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Documents of UtopiaThe Politics of Experimental Documentary$
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Paolo Magagnoli

Print publication date: 2015

Print ISBN-13: 9780231172714

Published to Columbia Scholarship Online: November 2015

DOI: 10.7312/columbia/9780231172714.001.0001

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Nostalgia

Nostalgia

Pathological and Critical

Chapter:
(p.1) Introduction Nostalgia
Source:
Documents of Utopia
Author(s):

Paolo Magagnoli

Publisher:
Columbia University Press
DOI:10.7312/columbia/9780231172714.003.0005

This introductory chapter discusses how nostalgia is commonly understood as the opposite of utopia. Whereas utopia is the projection of a better world in the future, nostalgia is a longing for something in the past; yet there is a strong affinity between the two—a common rejection of the present. The image of nostalgia has remained amnesiac and reactionary, as it keeps circulating in art history and theory, demonstrated by the “historiographic” turn in contemporary art. Over time, negative evaluations of nostalgia have been developed by intellectuals from both the political Left and the political Right, with both sides stating that nostalgia acts as a screen for anxieties about emergent political trends. The chapter examines two influential indictments of nostalgia: Pierre Nora’s Lieux de Memoire (1984–1992), which represents right-wing conservativism, and Frederic Jameson’s Postmodernism, or, The Cultural Logic of Late Capitalism (1991), which offers a Marxist version of the nostalgia critique.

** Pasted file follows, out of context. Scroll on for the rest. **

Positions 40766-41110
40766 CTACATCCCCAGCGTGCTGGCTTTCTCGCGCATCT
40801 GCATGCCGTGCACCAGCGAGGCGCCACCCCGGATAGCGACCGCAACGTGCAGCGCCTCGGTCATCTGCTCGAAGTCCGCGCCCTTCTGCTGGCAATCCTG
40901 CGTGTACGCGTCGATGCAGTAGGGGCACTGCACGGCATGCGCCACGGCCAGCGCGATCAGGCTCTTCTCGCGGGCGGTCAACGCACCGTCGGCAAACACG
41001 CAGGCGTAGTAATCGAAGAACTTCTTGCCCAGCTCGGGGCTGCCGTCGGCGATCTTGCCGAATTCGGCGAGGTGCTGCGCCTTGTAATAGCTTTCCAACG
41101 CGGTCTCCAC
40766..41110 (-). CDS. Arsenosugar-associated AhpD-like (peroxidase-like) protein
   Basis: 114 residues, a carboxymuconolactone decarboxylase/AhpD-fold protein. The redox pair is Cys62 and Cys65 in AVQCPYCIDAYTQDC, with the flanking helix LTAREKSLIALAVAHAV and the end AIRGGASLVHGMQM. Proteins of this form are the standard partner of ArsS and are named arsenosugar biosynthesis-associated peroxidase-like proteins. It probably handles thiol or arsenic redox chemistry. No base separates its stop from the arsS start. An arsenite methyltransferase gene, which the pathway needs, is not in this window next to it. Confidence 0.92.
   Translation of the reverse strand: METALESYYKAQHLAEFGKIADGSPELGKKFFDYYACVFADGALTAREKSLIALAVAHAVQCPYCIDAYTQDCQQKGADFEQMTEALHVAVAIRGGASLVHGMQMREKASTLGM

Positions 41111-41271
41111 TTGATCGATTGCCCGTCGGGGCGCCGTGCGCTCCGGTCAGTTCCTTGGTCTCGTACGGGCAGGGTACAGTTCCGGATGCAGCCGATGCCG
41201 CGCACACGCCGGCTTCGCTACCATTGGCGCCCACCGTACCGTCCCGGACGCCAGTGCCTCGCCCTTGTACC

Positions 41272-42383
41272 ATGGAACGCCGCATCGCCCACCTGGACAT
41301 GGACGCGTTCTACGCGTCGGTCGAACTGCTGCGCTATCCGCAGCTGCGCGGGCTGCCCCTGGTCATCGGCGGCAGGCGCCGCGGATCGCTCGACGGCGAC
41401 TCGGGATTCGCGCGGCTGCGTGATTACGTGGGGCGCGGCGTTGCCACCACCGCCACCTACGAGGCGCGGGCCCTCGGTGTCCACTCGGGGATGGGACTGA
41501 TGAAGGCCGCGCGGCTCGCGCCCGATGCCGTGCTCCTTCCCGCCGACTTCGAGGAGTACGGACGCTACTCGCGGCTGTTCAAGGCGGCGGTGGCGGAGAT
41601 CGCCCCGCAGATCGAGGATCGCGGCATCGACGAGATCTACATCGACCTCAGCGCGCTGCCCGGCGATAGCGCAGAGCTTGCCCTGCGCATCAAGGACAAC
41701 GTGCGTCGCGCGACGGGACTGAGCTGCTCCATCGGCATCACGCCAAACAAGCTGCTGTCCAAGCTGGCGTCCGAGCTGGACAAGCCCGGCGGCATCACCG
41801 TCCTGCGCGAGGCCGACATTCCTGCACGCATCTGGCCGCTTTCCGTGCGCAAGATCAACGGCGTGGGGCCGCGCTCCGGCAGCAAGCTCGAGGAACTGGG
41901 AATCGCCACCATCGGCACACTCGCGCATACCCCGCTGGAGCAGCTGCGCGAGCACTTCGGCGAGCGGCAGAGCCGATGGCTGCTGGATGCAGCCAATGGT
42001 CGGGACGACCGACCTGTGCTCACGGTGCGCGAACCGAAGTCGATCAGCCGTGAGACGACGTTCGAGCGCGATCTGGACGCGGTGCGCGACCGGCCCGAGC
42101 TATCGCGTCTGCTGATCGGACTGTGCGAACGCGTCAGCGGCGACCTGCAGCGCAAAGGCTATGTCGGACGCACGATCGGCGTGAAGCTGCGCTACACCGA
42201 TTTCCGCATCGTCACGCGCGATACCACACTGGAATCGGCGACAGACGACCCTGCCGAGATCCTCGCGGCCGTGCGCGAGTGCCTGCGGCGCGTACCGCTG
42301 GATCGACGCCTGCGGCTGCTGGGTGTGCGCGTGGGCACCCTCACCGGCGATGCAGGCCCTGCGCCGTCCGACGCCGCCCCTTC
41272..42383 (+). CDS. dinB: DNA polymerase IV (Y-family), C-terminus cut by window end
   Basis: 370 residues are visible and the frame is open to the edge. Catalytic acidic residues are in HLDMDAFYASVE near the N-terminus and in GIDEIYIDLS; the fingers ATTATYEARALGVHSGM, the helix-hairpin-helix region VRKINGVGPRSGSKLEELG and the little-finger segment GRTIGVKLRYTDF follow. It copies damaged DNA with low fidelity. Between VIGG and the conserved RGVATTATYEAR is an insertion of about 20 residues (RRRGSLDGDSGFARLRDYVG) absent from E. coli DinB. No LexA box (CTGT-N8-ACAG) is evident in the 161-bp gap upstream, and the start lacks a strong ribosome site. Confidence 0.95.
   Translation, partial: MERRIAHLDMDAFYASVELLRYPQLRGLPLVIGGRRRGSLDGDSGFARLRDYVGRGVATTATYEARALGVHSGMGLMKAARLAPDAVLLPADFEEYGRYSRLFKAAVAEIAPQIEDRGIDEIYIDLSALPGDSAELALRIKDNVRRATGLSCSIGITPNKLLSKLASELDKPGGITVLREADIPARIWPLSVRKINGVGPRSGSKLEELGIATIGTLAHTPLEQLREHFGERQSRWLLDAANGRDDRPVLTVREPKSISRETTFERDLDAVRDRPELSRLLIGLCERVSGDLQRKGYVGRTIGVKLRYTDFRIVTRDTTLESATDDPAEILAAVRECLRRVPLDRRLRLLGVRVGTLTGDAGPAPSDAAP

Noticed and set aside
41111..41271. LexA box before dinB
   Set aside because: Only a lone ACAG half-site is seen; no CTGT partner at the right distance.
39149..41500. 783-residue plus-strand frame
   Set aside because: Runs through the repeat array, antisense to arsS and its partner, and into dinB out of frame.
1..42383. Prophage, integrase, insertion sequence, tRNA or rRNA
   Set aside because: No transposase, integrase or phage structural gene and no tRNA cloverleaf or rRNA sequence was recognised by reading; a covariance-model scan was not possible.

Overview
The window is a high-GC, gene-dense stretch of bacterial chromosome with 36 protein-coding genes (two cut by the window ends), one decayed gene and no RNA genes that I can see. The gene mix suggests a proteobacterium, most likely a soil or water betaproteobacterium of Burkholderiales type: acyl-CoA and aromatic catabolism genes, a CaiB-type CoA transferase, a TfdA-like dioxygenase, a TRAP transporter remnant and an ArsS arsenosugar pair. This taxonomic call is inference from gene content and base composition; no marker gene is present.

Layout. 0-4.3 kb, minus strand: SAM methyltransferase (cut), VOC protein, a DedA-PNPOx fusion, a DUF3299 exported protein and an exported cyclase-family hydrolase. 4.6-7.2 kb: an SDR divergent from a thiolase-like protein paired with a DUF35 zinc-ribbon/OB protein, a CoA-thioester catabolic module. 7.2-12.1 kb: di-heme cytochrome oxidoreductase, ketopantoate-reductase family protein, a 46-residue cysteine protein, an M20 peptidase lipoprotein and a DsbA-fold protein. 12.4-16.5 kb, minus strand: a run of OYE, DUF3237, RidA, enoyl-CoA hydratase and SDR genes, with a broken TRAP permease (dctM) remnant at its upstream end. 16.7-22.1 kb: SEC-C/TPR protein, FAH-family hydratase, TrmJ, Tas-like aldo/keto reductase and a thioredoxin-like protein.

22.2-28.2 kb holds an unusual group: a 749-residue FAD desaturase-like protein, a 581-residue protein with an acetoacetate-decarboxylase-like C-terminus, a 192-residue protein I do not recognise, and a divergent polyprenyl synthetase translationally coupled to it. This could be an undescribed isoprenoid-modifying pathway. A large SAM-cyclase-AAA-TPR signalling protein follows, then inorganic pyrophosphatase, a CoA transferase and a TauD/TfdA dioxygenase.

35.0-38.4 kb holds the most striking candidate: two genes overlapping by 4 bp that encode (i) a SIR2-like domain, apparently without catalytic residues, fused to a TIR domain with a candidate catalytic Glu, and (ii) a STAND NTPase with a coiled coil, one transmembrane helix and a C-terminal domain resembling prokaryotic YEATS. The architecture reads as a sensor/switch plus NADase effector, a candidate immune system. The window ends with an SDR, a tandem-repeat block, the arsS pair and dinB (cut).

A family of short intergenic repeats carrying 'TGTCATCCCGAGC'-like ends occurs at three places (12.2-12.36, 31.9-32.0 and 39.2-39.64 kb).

Keywords:   nostalgia, utopia, contemporary art, political Left, political Right, Lieux de Memoire, Pierre Nora, Frederic Jameson

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